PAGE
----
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Q&A: UCLA alumni discuss competing on hit Netflix show “Floor is Lava”

(Courtesy of Netflix)

By Alyson Kong

July 6, 2020 2:23 p.m.

The Earth is flat and the floor is lava, but that’s not stopping a trio of UCLA alumni from reaching for the stars.

Jerrold Smith II, LaJuan Morris and Jordan Bentley competed as a team in the new Netflix reality show, “Floor is Lava,” released back in June. Each episode features three new groups of two or three contestants who are tasked to cross a room full of fake lava for a $10,000 prize. The journey to get there, however, is marked with deceptive obstacles and secret passageways. Collectively known as the “Mama’s Boys,” the UCLA trio won the grand prize as they traversed through a planetarium-themed obstacle course complete with a small platform shaped like a flat Earth and constellation-inspired wall grips.

Smith and Morris spoke with Daily Bruin’s Alyson Kong about their teamwork, individual motivations and what it was like to fall into the lava on their way to victory.

Daily Bruin: What inspired you to participate in this obstacle course game show?

Jerrold Smith II: Growing up in LA, I feel like watching game shows on TV and knowing that game shows are produced out here, it’s always a big thing to want to be on one. It kind of happened where we had applied for a random game show, and it turned out to be this, which has been the greatest thing ever.

LaJuan Morris: Watching game shows my whole life, I never really think that I’m going to be that person on the screen, flying through an obstacle course. But the opportunity presented itself, and I’m glad things panned out.

[Related: Q&A: Sophia James discusses experiences, musical journey on ‘American Idol’]

DB: Since the game show is more of a group effort, why did you specifically pick each other to be on the same team?

JS: Initially, I was the one that had applied. And when I figured out what it was, just knowing the chemistry that I had with LaJuan and Jordan and being able to rely on them athletically – LaJuan more than anybody could have hoped – was my reasoning behind picking them. But also you want to do something like this with some of your closest friends, peoplethat you have a relationship with.

LM: I think it’s pretty obvious the connection we have on the screen. We were always that way on campus, so it’s just kind of amazing for that to be given a bigger platform. And it was very interesting to see the reception from the public. Jordan just went to a restaurant and they actually wrote “Congratulations Mama’s Boys” on his plate.

DB: What was the most daunting part of the course for you?

JS: The anticipation of it was the most daunting part for me. I feel like Jordan and I kind of approached it to where we thought that we were super physically fit, and that there was nothing that was going to be able to stop us on the course – and then we both ended up falling in the lava. The daunting part was underestimating the amount of rigor that it took to get across the course, whether that be the jumps that we had to make from obstacle to obstacle or making sure that you take the right path. I would say that my training in my younger years – jumping across furniture at home – did not necessarily prepare me for jumping across planetary rocks.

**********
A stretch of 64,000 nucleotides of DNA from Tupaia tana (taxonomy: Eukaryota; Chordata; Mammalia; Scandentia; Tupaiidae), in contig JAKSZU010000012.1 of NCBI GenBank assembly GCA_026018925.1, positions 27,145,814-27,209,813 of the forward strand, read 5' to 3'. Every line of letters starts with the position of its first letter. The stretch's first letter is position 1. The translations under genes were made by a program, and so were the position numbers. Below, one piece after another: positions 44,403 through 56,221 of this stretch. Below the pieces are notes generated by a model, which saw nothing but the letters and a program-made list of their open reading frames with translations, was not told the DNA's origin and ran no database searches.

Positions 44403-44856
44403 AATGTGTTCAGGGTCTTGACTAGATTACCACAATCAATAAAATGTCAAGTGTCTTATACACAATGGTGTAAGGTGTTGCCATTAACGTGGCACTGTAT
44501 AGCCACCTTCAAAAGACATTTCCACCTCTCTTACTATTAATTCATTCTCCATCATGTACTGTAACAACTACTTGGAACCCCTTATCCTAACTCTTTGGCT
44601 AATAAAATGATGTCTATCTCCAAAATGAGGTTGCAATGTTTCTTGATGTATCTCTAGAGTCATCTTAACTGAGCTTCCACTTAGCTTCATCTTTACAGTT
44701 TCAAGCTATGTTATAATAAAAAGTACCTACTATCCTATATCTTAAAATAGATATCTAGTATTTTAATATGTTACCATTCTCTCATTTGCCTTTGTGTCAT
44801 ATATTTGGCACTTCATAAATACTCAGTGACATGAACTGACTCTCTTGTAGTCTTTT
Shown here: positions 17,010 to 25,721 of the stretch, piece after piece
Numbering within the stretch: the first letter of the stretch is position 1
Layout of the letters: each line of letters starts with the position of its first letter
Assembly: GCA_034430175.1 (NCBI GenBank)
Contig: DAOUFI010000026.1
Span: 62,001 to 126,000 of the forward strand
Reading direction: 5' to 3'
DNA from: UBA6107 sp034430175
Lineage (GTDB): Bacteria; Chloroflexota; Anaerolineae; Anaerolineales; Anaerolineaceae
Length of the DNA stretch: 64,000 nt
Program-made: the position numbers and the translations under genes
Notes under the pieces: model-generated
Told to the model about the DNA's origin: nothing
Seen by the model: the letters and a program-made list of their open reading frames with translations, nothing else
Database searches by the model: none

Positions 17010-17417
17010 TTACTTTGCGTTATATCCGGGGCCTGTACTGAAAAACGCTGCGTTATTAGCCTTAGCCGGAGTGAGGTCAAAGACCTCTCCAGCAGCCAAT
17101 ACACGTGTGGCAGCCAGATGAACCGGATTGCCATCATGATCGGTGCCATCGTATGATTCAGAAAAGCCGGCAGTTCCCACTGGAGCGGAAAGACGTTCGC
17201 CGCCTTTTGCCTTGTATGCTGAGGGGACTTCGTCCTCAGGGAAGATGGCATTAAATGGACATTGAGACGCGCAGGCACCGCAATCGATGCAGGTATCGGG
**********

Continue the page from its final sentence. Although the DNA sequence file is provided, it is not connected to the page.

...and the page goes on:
DB: What did you think were the strengths and weaknesses of your team?

JS: I would say that as a team, one of our main strengths is communication. That was extremely apparent in the episode. When watching it, everybody could see that we were comfortable enough to talk each other through the course, talk about what we thought was going well, what we thought the other should do, what we thought was going wrong. I feel like our weaknesses may have been at the beginning of the episode underestimating some of our teammates.

LM: For strength, I definitely want to applaud our communication. And then for weaknesses, I’d say everyone that wasn’t me.

[Related: Entertainment design panel series spotlights professional experiences in industry]

DB: How did you feel after winning the $10,000 prize?

JS: I was relieved. Mainly because if we had lost, Jordan and I would have let LaJuan down and let ourselves down. Thankfully LaJuan actually made it to the end of the course. I had also just came back from Purgatory, so to re-spawn into that winning moment was really big for me.

LM: I was relieved that I would be able to continue my friendship and familial relationship with my team members. Had we not won, I’m not sure what the fate of our relationship would be.

JS: I would also say excited too because taking off work to go on the game show and actually pulling through and winning the prize is kind of exciting in itself. Your time wasn’t wasted for one, and you get to anticipate some money being sent to you. So that’s always fun.

DB: Do you have any final reflections on this experience?

LM: If I can leave you with one more thing – this entire run was dedicated to Nipsey Hussle and “The Marathon Continues.” Drop the mic, exit stage left.

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Alyson Kong | Assistant Arts editor
Kong is the current Theater, Film and Television editor and news contributor for the Daily Bruin. She was previously an A&E reporter. She is also a fourth-year communications and cognitive science student at UCLA.
Kong is the current Theater, Film and Television editor and news contributor for the Daily Bruin. She was previously an A&E reporter. She is also a fourth-year communications and cognitive science student at UCLA.
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